The main benefit of working in partnership with school personnel is that you learn what works under what circumstances from those directly involved in supporting students. We meet every month with the superintendents and other school personnel to ensure that if things are not working, we can find solutions before the problems become too big. We vote on any processes or procedure that were seen as needing to change. The meeting includes school personnel sharing the types of activities they are doing in their buildings so that others can replicate those best practices, and we meet with students to get their perspectives on what is working. In addition, the university faculty bring calls for external funding of research to the group to get ideas for what types of research would be appropriate and beneficial to the group. Schools are constantly changing and encountering new challenges. Being close to those who are working in the buildings allows for us to work together in forming and implementing feasible solutions over time.

 

What advice do you have for researchers trying to make research useful and accessible to practitioners? 

Be collaborative and authentic. Demonstrate that you are truly there to create meaningful and important changes that will benefit students. Show that your priority is improving outcomes for schools and students and not simply collecting data for a study. These actions are vital to building trust in a partnership. By sharing the process of reviewing data, researchers can show how the research is directly impacting schools, and practitioners have an opportunity to share how their experience relates to the data. A good way to do this is by presenting with practitioners at conferences or collaboratively writing manuscripts for peer reviewed journals. For example, we wrote a manuscript (currently under review) with one of our school counselor partners describing how he used EIS data in practice. Through collaboration like this, we find that the purpose and process of research becomes less mysterious, and schools can more easily identify and use practices that are shown to work. In this way, long-term collaboration between partners can ultimately benefit students!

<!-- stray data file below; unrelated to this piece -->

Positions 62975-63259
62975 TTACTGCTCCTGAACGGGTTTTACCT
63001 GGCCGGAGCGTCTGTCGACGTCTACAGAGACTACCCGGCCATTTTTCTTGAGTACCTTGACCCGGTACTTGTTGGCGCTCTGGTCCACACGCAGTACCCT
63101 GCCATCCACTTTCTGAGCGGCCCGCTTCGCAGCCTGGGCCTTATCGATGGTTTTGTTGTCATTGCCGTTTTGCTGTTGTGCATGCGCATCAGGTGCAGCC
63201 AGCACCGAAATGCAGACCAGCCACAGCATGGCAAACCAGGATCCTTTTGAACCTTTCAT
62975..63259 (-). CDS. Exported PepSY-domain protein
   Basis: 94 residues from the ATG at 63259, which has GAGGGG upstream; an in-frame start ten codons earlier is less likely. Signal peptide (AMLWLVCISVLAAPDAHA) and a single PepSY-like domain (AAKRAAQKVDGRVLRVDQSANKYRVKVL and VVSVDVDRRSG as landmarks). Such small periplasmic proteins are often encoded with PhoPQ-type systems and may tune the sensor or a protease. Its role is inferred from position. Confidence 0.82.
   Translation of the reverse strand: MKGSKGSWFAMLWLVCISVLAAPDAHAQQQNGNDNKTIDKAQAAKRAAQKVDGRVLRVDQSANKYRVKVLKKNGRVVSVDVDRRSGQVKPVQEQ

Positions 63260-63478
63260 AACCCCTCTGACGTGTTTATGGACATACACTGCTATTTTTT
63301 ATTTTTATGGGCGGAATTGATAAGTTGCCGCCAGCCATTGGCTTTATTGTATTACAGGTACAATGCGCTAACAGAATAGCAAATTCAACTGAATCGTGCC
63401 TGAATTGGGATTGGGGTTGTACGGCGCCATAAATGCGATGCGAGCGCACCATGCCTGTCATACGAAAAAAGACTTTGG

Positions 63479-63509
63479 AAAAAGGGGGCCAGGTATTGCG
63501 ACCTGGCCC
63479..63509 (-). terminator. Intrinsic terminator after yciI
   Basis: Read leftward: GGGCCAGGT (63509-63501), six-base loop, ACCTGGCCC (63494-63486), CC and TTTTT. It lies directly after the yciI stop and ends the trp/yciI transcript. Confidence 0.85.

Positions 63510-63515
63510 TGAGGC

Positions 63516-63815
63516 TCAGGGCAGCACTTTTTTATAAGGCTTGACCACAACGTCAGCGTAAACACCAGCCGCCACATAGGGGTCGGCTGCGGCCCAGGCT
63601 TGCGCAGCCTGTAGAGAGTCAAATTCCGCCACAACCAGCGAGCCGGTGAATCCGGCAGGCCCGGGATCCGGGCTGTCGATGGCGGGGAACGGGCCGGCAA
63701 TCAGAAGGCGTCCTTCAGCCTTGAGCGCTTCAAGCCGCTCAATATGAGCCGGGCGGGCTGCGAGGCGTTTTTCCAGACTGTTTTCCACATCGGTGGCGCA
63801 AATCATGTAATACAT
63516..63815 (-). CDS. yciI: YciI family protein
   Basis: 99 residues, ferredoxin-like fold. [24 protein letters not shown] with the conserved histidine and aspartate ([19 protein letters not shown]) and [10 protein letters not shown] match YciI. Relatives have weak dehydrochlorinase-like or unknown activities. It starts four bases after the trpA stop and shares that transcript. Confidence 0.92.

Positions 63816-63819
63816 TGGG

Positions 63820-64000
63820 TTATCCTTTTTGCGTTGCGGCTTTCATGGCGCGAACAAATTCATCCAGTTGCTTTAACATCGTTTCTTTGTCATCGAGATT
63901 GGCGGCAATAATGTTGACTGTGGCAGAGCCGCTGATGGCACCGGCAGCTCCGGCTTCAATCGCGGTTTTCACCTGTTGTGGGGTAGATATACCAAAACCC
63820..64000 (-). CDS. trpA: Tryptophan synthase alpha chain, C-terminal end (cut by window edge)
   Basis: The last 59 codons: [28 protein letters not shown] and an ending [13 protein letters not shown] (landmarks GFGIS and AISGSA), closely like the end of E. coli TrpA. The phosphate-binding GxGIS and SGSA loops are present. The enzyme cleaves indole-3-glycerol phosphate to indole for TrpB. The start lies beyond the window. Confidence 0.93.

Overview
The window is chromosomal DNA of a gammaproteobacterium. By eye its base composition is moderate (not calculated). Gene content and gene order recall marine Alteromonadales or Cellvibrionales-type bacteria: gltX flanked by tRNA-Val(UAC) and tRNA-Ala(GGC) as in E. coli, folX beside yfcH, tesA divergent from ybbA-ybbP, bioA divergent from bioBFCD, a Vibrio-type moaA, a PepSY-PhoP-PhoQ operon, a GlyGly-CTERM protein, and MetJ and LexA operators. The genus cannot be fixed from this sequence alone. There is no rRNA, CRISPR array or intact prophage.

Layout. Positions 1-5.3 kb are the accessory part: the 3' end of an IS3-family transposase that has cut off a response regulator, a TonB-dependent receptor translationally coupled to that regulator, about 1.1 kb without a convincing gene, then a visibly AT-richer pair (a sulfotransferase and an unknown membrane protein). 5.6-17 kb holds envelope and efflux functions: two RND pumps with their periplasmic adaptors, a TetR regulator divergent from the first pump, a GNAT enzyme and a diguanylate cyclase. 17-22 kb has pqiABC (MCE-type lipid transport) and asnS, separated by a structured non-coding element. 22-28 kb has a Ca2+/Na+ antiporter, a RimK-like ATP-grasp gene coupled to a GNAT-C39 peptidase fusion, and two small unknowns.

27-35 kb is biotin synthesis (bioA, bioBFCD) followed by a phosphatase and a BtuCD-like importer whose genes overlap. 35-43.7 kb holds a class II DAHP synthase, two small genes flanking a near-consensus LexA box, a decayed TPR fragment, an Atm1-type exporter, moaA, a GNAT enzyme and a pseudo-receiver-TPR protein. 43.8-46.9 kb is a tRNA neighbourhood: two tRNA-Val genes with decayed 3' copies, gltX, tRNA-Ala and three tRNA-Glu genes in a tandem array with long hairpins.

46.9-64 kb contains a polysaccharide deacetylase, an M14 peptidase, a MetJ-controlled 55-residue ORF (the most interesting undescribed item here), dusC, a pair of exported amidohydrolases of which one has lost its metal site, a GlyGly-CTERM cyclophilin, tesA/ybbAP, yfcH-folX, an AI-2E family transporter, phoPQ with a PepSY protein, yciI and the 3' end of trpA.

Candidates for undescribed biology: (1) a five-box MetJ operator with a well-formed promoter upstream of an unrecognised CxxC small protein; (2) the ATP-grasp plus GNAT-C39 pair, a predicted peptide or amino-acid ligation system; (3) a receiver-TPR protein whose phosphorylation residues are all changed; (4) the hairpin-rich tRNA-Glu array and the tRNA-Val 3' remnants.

How does the work of the original partnership inform your current work with the National Center for Rural School Mental Health? 

We are bringing what we have learned both in how to be effective partners and to improve the model to the National Center for Rural School Mental Health. For instance, we are developing an intervention hub on our Rural Center website that will allow schools to directly link evidence-based interventions to the data. We learned that having readily available ideas for intervening using the data is an important aspect of success. We have also learned that schools with problem solving teams can implement the model with higher fidelity, so we are developing training modules for schools to learn how to use the data in problem solving teams. We will be taking the comprehensive model to prevent and intervene with youth mental health and using it in rural schools. We will continue to partner with our rural schools to continuously improve the work so that it is feasible, socially valid, and important to rural schools and youth in those schools.